All summer, the Fall Planning Committee held intense meetings. A large, diverse student body in lively, dense contact with one another and with professors and staff — again, the very nature of the university — was part of the challenge.

Most private universities were planning an early start. Conscious of how fluid and change-able the situation was, WashU pushed its undergraduate semester’s start back and staggered graduate and professional schools. “We wanted as much time as possible to learn what works and what doesn’t work on a college campus,” Martin explains. “So we decided to move slowly, which some folks understandably found frustrating. But it gave us the best shot at doing this right.”

On July 31, the university confirmed that, with strict protocols, the campuses would reopen. The fast, affordable saliva test developed at the medical school would allow frequent monitoring. The pandemic’s course would also be monitored, an alert system used, policies continually re-evaluated. Fewer students would live on campus, and all would have single rooms; if there were extenuating financial circumstances, the university would provide housing. Provisions would be made for quarantine. Some classes would be predominantly online, some predominantly in-person, and quite a few would be hybrids, keeping the choice flexible for students.

Happily, many of the faculty members who had pivoted to online after vehement protest were beginning to see a few advantages. “Some students thrived, because they felt less pressure; they could review the material at their own pace, replay or play on a lower speed,” Wysession says. “And students who used to hide in the back of the class were participating more, because online, all 15 students are equal. Everybody’s in the same-size box.”

But the hybrid model posed fresh challenges: Students in the classroom had to be able to see and hear those online, and vice versa.

“We spent over $1 million to put cameras and mics in 123 large, higher-tech classrooms,” Wysession says. “And the chancellor is making sure every undergraduate has a laptop.”
Testing methods were rethought, because with long, closed-book, high-stakes exams, the safeguards against cheating online are too Orwellian. “When you think about what you want your students to be able to know and do, that’s usually not the best method of assessment anyway,” Wysession notes.

Over the summer, faculty had recorded some of their lectures. Center for Teaching and Learning staff turned several classrooms into studios, with remotely controlled cameras following their movements from a distance. Creative tips and best practices were shared across disciplines. The Fossett Lab’s augmented reality app, for example, had been developed for geophysics, but it will allow students in many disciplines to explore 3D objects remotely.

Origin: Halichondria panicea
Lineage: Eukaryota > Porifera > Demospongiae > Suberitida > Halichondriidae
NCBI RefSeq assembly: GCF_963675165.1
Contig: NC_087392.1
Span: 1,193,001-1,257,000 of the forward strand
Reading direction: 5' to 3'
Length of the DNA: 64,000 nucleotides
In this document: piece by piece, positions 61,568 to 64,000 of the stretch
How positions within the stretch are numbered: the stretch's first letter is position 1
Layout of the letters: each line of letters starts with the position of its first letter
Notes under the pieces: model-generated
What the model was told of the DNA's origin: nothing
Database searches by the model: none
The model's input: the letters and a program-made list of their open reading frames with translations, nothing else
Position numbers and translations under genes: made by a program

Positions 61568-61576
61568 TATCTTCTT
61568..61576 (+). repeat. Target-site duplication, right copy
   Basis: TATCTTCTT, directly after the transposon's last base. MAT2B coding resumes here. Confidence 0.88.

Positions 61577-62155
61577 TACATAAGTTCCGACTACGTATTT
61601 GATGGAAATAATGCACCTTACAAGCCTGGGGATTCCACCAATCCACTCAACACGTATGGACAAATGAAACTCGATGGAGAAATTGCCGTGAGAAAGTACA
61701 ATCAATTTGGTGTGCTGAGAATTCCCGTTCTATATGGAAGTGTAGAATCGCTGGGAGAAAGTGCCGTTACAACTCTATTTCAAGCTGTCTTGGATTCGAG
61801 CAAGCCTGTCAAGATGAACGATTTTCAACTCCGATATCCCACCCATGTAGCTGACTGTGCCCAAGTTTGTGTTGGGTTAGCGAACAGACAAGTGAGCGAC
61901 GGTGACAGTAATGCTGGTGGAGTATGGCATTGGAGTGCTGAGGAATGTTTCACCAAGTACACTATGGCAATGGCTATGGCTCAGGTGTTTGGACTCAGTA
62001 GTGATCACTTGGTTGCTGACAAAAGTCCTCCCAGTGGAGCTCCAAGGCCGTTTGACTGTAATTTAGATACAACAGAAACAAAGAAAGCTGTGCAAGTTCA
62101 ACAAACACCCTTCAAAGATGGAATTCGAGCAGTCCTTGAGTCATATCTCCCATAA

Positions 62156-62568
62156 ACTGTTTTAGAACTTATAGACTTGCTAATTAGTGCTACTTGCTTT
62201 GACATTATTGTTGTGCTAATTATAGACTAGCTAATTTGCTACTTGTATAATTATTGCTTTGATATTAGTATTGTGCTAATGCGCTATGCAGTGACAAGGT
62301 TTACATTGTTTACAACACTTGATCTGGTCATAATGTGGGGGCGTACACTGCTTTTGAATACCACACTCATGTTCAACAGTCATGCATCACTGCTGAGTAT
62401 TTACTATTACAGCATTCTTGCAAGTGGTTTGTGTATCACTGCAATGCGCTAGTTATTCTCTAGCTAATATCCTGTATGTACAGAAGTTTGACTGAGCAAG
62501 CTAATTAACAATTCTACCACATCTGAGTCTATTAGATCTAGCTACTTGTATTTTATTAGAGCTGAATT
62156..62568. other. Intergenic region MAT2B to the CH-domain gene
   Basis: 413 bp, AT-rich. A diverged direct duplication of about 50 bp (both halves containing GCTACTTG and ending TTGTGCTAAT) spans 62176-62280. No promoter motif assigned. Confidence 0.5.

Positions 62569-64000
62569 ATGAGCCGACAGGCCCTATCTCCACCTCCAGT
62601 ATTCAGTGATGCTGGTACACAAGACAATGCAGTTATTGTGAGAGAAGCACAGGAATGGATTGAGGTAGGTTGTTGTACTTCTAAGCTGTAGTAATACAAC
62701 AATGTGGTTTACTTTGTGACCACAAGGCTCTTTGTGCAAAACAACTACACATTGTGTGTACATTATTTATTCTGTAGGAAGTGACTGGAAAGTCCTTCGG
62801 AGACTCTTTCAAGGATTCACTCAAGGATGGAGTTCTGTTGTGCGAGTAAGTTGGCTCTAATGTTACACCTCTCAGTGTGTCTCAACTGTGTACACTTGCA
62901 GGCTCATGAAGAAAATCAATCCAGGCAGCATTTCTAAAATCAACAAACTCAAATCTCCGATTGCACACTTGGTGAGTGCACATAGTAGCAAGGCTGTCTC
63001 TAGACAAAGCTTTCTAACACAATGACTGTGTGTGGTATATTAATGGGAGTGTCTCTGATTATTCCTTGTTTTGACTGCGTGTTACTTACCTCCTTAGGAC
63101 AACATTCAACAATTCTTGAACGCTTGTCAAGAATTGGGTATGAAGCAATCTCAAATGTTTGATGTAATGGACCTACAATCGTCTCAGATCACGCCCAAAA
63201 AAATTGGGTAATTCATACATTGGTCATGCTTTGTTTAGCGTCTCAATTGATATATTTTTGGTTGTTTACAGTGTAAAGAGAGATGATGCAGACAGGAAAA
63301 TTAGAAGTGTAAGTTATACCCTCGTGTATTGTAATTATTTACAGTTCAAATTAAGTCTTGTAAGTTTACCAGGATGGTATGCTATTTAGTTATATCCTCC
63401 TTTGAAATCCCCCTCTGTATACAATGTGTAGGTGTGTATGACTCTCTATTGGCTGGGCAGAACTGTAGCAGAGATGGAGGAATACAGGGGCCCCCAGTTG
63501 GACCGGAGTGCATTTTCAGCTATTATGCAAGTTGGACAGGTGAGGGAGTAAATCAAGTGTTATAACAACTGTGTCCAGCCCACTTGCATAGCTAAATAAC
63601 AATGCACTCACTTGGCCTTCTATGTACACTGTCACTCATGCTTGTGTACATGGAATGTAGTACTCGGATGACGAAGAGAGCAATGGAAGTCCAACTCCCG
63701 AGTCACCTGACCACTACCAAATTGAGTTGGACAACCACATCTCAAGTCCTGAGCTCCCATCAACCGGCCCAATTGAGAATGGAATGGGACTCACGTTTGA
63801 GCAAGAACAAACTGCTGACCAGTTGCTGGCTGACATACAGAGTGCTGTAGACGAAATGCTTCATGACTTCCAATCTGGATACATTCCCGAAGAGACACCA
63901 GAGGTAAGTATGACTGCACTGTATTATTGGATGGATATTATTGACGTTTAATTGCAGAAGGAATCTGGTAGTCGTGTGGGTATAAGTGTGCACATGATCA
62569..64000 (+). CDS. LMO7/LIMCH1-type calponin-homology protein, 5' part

Wysession hopes this level of collaboration will continue well beyond the pandemic. “Too often,” he notes, “we’d been reinventing the wheel all across campus.”

And Perlmutter feels the same way about the discipline, flexibility and altruism he has seen at the medical school. Asked if they were willing to take on new clinical roles, more than 700 members of the clinical faculty responded with an immediate yes. Others volunteered to cover new units in the hospital whenever necessary. And researchers performed with unprecedented focus and collaboration. “It builds your confidence,” he says. “We now know we can leverage this massive research engine to solve the most important problems facing the world.”

And the all-important challenge of restoring the fun and energy of student life? With the help of resident assistants in the dorms, small virtual communities were created, explains Leggett. Staff planned dozens of smaller experiences that would capture the fun of college life safely, “with more activities either virtual or outside, in nature.” Friendships made in those tight groups could wind up even stronger. “We have really come together to deal with this,” she says. “We are redefining community.”

Wysession was thrilled to hear that campus would reopen. “Students have made it clear: Many don’t care so much if classes are online or in person, but they all want to be here.” It’s the social part of college they miss most desperately. “And with Black Lives Matter and the country’s social justice awakening, many students have been protesting all summer in their hometowns. We want to provide the opportunity for furthering those discussions.”

“While this will be a semester like no other,” wrote Chancellor Martin and Provost Beverly Wendland when they announced the fall plans, “rest assured we are still WashU.”